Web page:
Law Society House history repeats

Current QLS President Chloé Kopilović with former President Greg Vickery unveiling the boardroom plaque. Photos: Geoff McLeod

History repeated itself for former Queensland Law Society (QLS) President Greg Vickery AO with the official re-opening of Law Society House last night.

The Norton Rose Fulbright consultant and member of the original premises committee spoke at the re-opening event in Ann Street, 36 years after attending the building’s opening night.

Greg, who was president from 1989-1990, was a part of the team that turned a vision into a reality. The long-term vision was to position QLS centrally in the Brisbane CBD, close to members, while building a significant asset.

Greg paid tribute to Elizabeth Nosworthy who was president at the time, commending her leadership and contribution to the profession. He spoke to the strong relationship the QLS had with the original architects and the thoughtfulness of the design which complemented the adjoining heritage building – The People’s Palace.

He said the committee determined that paying rent for premises was not a long-term option. So when it was made aware of the vacant lot in Ann Street, it was able to quickly mobilise to develop the building, and in turn, create the members’ largest asset.

The refurbished foyer and ground floor.

Current QLS President Chloé Kopilović said it was “difficult to imagine that the work of the Society originated from the single desk of part-time Secretary, Neville Vicars Henderson, inside a small suite of the Queen Street office of firm Henderson and Lahey, just two blocks away from here”.


“It’s clear that the past leaders of the Society were dedicated not only to fulfilling the demand for more physical space, but also to ensuring the space itself delivered when it came to fulfilling QLS’s purpose,” she said.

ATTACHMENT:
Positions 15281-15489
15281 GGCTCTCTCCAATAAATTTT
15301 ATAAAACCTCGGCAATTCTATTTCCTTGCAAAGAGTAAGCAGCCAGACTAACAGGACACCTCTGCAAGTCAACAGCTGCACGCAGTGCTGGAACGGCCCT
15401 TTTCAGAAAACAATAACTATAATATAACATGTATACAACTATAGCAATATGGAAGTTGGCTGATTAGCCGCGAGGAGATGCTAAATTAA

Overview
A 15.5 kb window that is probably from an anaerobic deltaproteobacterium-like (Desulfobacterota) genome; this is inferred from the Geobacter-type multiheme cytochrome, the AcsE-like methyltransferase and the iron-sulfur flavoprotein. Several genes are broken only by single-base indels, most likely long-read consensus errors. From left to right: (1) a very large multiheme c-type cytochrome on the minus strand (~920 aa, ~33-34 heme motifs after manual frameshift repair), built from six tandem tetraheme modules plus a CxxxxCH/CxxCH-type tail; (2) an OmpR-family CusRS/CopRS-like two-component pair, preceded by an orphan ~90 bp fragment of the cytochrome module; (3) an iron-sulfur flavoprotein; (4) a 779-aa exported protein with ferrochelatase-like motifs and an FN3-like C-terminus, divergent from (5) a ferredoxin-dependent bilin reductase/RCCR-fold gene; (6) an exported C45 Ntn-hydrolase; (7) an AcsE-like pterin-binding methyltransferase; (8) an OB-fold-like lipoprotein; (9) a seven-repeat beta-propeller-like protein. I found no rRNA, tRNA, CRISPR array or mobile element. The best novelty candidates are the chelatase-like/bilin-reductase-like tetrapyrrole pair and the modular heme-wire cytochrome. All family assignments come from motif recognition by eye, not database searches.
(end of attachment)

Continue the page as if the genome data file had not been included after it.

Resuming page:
“I was filled with a great sense of pride and achievement as I walked through the front entrance this evening – and I am sure those feelings are shared by everyone who contributed to bringing this remarkable project to life.

“It really is a stellar achievement by all involved, and I commend each of you for your dedication, perseverance, and hard work for the benefit of the members, our staff and the Queensland legal profession.

“It is also fitting that the project has come to fruition in the Society’s sesquicentennial year.”

Law Society House new entrance.

QLS CEO Rolf Moses said the refurbishment project had taken three years of planning and 54 weeks of demolition and construction. Following delays due to COVID 19, QLS Council resolved on 25 August 2022 to approve the refurbishment.

“Last year the building turned 36 years old, and as one would expect had a number of end-of-life and non-compliant items that needed to be replaced or upgraded and which were impacting the building’s functionality, its valuation, rental income potential and maintenance costs,” Rolf said.


“Advice from our property valuers (Knight Frank) and modelling from our external property consultants (KPMG) demonstrated that delaying a refurbishment was risky, given escalating building costs, maintenance costs and reduced rental capacity.

“Much like the decision taken to develop LSH in the 1980s, we needed to make a decision for the future.”

And the future looks bright. In 2022, more than 21,000 people attended events, with more than 1300 room bookings made.

More than 8000 people attended mediations and arbitrations, while close to 4000 took part in events, seminars, training, workshops, and functions.

Chloe commented on the usage numbers, saying: “These statistics underpin the value of this beautiful new design. They also provided the QLS Council with certainty that the renovation was not only necessary, but a valuable exercise in future-proofing the physical home of the Society.”

“I am confident that the new-look Law Society House will become a beacon for the profession and a landmark for all Queensland solicitors, now and for generations to come.


“No matter where our members live, we want everyone to call Law Society House, home.”

The main council boardroom was also formally unveiled at the event and officially named the Beryl Donkin Room after the Society’s first full-time employee who dedicated more than 40 years to QLS.

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